I predict that medium sized cities with good public transportation systems (given the cost of gas) and low crime will be the fastest growing cities of the future.
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Old 07-01-2008, 11:27 AM
 
Location: Boston Metrowest (via the Philly area)
4,448 posts, read 7,517,195 times
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Quote:
Originally Posted by radraja View Post
The thing is though - people grow attached to their cities. People aren't going to leave the sunbelt just because of gas prices. They're more likely to buy hybrid cars or start carpooling than to pick up and move across the country.
That's not exactly what I meant. The main impetus for Sun Belt growth was low cost of energy that didn't need to focus on the older 19th century model of a dense urban core.

Since we're talking about the future, my overall point is that people will be less inclined to continue to migrate to areas without adequate walkable infrastructure and public transit. I'm not prognosticating a definite outcome, but it seems only logical that would be the case.


Quote:
Originally Posted by JMT View Post
And in fact, the high gas prices might actually encourage more sprawl. Businesses and shopping centers will be built closer to where people live (suburbs) since it's unlikely many people with kids will want to suddenly move to the inner-city just to save a few bucks on gas.
That's exactly what I was referring to, but it's the exact opposite of "sprawl." In other words, if businesses, housing, etc. densify already urbanized areas, then sprawl -- that is, an outward spread of development into areas of farmland/open space -- will come to a halt. Although you're right in that families -- particularly with young children -- will not suddenly become inner-city dwellers, it has implications of people wanting to live closer to urban centers, as opposed to increasingly farther away from their jobs/shopping/other amenities. Does that mean the cities in the Sun Belt currently experiencing high growth will suddenly become ghost towns? Hardly. However, I'd be willing to bet that eventually they will no longer have the corner on the relocation market, as the general public will increasingly have to figure transportation costs into their budgets.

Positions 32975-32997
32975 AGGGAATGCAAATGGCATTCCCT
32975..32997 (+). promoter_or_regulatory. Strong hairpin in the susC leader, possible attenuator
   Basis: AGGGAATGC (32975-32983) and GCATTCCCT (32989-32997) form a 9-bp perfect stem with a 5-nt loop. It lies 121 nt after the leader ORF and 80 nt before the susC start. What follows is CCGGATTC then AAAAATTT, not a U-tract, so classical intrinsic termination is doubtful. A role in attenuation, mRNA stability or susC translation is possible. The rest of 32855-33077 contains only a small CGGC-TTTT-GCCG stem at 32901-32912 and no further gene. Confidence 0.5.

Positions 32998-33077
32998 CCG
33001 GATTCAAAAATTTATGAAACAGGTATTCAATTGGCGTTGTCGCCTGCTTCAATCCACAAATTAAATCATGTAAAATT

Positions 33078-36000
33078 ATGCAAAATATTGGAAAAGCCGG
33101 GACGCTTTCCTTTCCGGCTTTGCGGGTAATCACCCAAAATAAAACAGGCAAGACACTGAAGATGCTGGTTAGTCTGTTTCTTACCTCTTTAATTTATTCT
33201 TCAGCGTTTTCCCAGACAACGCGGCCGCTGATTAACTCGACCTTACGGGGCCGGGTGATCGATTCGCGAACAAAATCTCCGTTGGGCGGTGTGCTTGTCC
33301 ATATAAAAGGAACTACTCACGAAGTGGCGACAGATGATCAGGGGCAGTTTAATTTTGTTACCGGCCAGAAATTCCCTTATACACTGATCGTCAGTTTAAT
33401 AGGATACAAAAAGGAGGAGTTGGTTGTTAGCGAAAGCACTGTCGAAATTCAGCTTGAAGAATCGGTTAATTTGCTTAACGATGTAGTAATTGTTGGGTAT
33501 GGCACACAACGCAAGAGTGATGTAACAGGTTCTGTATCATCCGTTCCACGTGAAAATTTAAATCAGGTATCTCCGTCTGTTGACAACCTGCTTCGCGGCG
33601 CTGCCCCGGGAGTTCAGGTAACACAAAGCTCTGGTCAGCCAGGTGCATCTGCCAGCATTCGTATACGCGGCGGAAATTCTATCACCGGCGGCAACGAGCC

Last edited by Duderino; 07-01-2008 at 11:55 AM..
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Old 07-01-2008, 11:55 AM
 
Location: Hell's Kitchen, NYC
2,271 posts, read 4,528,356 times
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Ummm...the main attraction for the Sun Belt is relatively low cost of living/business operations which results in a more active job cycle. The relatively low cost of energy is superfluous. (Though I don't really think it's cheap here, either.)

Overall, I think cities that offer jobs, goods/services and wages that keep up with their populations' needs and expenditures and have sufficient space will continue to see growth.

Last edited by theSUBlime; 07-01-2008 at 12:08 PM..
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Old 07-01-2008, 12:09 PM
 
Location: Boston Metrowest (via the Philly area)
4,448 posts, read 7,517,195 times
Reputation: 4334
Quote:
Originally Posted by theSUBlime View Post
Ummm...the main attraction for the Sun Belt is relatively low cost of living/business operations which results in a more active job cycle. The relatively low cost of energy is superfluous. (Though I don't really think it's cheap here, either.)
How is the low cost of energy superfluous when it was what lead to building sprawling freeways surrounding cities like Los Angeles, Dallas, Houston, and Atlanta? Cities such as these epitomized the automobile age in being able to drive around endlessly when the supply of oil seemed endless. Those days are long gone, however -- and my point refers to what can potentially happen in the aftermath.

You're correct that the low cost-of-living and friendly business atmosphere resulting in job growth is what attracted transplants. However, with business incentives being offered in cities all over the country and cost-of-living -- such as transportation, utilities, food prices -- all being significantly affected by oil, then the topic of low energy costs with regard enticing people to the Sun Belt is certainly not "superfluous."